But why is it so important? What makes this such a groundbreaking partnership? We’ve spoken to Jonathan Sothcott, Richwater’s own top dog, and Anchor Bay’s director of acquisitions Rod Smith. Both are industry veterans, even though Sothcott is only a mere 33-years-old – almost the length of time Smith has been in the business, if you take in his lengthy stretch at HMV. Both are equally enthusiastic about the deal and it’s easy to see why it works so well for both parties.

From Anchor Bay’s perspective, it’s an easy idea to get behind. With so many bad films available at markets, and only a handful of decent ones, which most UK distributors are all chasing, why not invest in productions that you can own forever?

As the Smith notes: “A lot of films at markets, 99 per cent, are really bad films or unsuitable for the UK. The other one per cent, everyone is after them.

“If you can create your own content and reverse engineer for the UK, you can own that in perpetuity.”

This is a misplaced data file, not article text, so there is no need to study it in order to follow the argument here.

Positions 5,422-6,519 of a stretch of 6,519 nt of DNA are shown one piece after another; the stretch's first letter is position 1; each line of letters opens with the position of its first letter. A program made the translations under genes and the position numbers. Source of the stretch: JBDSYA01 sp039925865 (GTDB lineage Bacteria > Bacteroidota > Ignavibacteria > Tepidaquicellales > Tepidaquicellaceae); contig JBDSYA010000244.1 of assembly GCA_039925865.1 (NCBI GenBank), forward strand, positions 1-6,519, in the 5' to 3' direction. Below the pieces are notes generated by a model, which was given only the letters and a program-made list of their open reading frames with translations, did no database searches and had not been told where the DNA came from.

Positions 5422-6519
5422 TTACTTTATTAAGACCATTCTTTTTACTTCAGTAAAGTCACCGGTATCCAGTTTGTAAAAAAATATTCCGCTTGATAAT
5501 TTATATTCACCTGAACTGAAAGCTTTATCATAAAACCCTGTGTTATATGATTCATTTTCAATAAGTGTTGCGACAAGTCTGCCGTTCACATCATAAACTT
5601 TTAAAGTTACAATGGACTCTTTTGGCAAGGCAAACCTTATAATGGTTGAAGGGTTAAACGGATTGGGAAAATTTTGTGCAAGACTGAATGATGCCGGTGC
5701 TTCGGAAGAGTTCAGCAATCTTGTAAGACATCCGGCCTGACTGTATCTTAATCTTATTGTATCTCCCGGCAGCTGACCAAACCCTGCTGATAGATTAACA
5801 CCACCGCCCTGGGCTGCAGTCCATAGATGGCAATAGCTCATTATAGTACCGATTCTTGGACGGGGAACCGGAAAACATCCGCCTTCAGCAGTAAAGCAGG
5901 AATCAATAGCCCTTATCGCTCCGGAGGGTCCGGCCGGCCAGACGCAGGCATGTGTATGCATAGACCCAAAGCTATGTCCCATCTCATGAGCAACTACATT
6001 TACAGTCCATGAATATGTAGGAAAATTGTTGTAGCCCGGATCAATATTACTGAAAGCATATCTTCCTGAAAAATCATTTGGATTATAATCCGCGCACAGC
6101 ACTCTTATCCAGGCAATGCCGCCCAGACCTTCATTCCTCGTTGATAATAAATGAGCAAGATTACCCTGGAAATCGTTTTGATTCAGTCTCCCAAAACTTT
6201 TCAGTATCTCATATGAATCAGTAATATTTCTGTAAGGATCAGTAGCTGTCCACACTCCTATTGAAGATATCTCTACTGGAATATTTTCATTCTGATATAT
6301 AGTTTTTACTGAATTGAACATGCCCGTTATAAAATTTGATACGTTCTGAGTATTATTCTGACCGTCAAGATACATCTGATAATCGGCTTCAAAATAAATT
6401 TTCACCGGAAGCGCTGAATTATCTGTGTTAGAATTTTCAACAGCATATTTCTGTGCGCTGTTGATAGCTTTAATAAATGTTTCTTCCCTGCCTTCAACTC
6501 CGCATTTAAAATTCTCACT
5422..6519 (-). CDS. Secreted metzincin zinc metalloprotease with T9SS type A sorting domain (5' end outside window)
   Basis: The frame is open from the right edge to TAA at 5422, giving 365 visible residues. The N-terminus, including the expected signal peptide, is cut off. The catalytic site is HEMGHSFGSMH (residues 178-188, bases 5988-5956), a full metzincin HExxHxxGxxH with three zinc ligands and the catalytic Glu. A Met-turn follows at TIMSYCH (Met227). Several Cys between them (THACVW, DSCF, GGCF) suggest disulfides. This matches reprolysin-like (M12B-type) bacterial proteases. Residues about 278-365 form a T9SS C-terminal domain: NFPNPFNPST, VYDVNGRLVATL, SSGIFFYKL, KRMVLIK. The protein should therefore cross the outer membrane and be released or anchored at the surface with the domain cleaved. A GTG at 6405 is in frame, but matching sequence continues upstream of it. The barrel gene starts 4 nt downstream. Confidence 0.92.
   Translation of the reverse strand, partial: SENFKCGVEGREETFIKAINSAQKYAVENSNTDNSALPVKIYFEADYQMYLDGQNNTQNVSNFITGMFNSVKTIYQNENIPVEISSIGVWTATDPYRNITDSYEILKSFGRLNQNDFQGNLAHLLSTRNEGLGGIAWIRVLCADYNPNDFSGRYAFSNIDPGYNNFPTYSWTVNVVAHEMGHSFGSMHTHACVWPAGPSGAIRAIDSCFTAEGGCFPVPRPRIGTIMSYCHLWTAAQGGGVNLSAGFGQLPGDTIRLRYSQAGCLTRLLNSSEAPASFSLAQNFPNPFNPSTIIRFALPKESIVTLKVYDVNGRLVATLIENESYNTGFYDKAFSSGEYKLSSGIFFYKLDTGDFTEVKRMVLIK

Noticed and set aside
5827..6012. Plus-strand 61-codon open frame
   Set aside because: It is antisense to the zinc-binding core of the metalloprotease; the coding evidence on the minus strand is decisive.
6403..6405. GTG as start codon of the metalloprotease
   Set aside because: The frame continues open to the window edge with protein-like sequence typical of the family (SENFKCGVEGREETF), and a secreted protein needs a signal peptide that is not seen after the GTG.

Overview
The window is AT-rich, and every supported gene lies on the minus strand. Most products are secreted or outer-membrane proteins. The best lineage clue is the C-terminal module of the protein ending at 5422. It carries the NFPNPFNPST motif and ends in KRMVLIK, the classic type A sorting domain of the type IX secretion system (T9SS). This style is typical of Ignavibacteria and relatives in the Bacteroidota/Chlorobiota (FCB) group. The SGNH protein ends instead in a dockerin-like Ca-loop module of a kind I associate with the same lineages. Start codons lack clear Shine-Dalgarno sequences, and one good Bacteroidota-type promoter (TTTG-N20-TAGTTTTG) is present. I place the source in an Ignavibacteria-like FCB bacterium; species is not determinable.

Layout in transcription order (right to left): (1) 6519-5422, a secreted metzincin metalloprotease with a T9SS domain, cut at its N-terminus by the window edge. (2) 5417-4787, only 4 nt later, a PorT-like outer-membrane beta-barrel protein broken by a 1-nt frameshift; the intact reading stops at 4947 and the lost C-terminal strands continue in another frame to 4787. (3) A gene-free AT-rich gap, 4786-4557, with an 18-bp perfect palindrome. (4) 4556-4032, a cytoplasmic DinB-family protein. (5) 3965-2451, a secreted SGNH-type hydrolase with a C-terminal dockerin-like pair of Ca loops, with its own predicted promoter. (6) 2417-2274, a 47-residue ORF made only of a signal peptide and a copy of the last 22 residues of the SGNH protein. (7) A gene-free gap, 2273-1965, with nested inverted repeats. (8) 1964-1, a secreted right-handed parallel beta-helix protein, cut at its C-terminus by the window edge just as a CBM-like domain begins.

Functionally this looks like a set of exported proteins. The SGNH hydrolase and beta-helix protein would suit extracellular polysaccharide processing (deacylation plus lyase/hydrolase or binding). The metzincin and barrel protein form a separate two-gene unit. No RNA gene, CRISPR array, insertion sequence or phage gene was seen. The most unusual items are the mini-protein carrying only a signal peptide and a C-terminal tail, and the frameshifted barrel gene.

Where the deal really does work is in making DVD, Blu-ray and assorted digital sales chief among concerns when putting films together. Instead of trying to shoehorn a film that’s already been made into a genre that is working on supermarket or HMV shelves, or online or on the proliferating vod services, it is making films for those retailers. Rather than being creative with the elements and coming up with a new, sellable design after the film is completed, the films are going into production with the eventual DVD sleeve at the forefront of the production’s mind.